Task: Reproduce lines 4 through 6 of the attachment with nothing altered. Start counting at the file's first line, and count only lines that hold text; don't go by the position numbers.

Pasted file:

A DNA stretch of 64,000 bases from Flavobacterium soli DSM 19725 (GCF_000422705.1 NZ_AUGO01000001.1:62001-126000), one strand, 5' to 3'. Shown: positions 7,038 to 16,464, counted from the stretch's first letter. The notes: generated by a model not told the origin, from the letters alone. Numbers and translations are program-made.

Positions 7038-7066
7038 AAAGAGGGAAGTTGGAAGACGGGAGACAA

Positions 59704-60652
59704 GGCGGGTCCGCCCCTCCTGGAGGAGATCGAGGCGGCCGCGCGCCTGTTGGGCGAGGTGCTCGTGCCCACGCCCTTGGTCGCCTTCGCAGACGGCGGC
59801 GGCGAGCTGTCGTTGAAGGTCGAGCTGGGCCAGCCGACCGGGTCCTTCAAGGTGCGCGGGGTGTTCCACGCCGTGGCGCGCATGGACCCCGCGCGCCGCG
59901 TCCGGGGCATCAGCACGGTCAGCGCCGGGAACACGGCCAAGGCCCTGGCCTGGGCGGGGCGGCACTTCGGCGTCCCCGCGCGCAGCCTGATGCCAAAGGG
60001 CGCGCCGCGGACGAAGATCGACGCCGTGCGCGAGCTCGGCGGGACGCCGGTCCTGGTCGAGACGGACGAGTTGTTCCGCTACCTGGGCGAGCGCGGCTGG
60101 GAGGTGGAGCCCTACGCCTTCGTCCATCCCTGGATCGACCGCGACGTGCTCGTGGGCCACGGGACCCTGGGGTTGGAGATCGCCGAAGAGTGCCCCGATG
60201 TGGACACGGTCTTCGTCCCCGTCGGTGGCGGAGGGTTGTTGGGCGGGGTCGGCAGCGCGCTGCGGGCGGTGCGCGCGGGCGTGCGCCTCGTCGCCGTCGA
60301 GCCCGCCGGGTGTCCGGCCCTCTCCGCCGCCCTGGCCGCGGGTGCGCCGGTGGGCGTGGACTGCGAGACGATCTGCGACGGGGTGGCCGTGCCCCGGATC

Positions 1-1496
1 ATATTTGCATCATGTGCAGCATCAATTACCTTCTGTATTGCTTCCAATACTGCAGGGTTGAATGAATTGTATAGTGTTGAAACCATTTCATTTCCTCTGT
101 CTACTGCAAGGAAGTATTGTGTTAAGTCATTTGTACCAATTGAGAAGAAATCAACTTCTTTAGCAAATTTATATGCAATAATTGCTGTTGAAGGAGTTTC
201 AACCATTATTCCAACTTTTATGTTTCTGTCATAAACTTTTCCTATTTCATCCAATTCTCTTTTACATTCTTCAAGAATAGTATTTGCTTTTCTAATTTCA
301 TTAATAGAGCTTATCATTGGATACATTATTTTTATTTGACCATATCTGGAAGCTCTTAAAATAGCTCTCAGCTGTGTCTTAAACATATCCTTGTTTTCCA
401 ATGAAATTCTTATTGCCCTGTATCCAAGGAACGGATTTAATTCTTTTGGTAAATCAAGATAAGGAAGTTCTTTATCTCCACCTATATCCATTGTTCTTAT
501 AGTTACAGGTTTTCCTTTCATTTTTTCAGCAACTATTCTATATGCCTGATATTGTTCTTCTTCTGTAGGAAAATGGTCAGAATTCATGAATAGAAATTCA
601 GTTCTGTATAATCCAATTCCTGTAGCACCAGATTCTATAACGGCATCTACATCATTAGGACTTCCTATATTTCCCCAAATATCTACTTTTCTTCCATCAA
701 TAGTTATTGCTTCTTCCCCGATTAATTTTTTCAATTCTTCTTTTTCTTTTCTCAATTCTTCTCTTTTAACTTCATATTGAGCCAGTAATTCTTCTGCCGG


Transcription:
Positions 59704-60652
59704 GGCGGGTCCGCCCCTCCTGGAGGAGATCGAGGCGGCCGCGCGCCTGTTGGGCGAGGTGCTCGTGCCCACGCCCTTGGTCGCCTTCGCAGACGGCGGC
59801 GGCGAGCTGTCGTTGAAGGTCGAGCTGGGCCAGCCGACCGGGTCCTTCAAGGTGCGCGGGGTGTTCCACGCCGTGGCGCGCATGGACCCCGCGCGCCGCG